You've got to spend money to make money

You've got to spend money to make money

A Florida veterinarian is showing high returns on her "radical" ideas.
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Oct 06, 2009
By dvm360.com staff

During a time when many veterinary practices are pulling out their rainy day funds just to make ends meet, one veterinarian is actually spending money on her practice and it’s paying off.

Dr. Anne Chauvet, DACVIM, of Veterinary Neuro Services in Sarasota, Fla., spent more than $500,000 on an MRI machine last year despite the floundering economy. This year, her business is up 20 percent, she says.

“People value their animals,” she says. “They are very emotional about them. In times of dire straits and difficulty, they are still willing to do for their animals what they would do for their kids.”

Dr. Chauvet admits that it taking on the added debt of the MRI was a big gamble, but the fact that she has taken 480 MRI images in one year proves that it was a good investment. The machine has allowed her to better care for the animals she sees by being more progressive and less invasive, she says.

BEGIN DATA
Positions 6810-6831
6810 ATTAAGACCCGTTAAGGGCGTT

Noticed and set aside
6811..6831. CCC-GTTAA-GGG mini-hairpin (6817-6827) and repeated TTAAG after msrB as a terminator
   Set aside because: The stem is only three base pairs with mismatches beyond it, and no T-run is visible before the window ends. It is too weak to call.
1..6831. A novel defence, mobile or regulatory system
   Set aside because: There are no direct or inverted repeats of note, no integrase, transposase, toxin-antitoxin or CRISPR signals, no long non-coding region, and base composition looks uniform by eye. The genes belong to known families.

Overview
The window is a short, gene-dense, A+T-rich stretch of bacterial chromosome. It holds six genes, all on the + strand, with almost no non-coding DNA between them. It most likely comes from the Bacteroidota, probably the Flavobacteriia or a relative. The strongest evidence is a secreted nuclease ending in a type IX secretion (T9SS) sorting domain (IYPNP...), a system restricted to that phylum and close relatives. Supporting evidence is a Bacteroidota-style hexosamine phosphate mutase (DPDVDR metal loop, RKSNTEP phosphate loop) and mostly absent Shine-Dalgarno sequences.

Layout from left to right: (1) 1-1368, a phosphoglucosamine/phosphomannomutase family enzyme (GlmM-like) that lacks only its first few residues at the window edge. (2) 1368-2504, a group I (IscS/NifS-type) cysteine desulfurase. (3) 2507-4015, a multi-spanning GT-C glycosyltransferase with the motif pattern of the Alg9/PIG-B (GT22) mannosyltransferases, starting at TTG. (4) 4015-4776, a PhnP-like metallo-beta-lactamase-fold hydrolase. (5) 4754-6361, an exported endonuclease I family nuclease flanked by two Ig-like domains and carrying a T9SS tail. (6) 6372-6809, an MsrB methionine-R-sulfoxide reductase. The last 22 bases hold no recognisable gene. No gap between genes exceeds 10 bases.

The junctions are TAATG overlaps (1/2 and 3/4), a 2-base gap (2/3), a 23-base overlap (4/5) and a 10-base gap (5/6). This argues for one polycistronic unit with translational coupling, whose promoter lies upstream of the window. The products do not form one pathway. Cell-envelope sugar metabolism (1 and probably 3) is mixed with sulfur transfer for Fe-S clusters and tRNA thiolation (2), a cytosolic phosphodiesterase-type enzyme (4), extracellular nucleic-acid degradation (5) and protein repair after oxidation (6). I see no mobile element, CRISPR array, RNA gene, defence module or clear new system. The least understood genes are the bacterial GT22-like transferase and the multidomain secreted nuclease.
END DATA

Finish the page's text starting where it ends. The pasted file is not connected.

Dr. Chauvet’s motto, both in life and in practice, is that you get what you give, which is why she encourages other veterinarians to put themselves out there and take a few risks. While the rewards may not come overnight, they will come, she says. Investing in your business is just part of the equation, she says.

“Having a good bedside manner is very important, as is having good client relationships,” she advises. "A lot of times, we depend on volume. We need to spend more time with our clients. They are looking for that extra care, special doctor. Their money is important to them, more so today than ever.”

Dr. Chauvet also recommends being accessible by cell phone and e-mail. It’s something small a veterinarian can do, but when a client needs your help after hours, it is big to them. “My cell phone number is public knowledge,” she adds. “They don’t overuse it. They respect who I am, what I do.”

She also suggests getting involved in the community by volunteering. Dr. Chauvet is active in several area organizations and she tries to use each one as a way to educate the public about animals.

“A lot of vets are a little shy about that,” she says. “For me, personally and professionally, it has only benefited me.”

Dr. Chauvet is the owner of a $1 million practice with six staff members.

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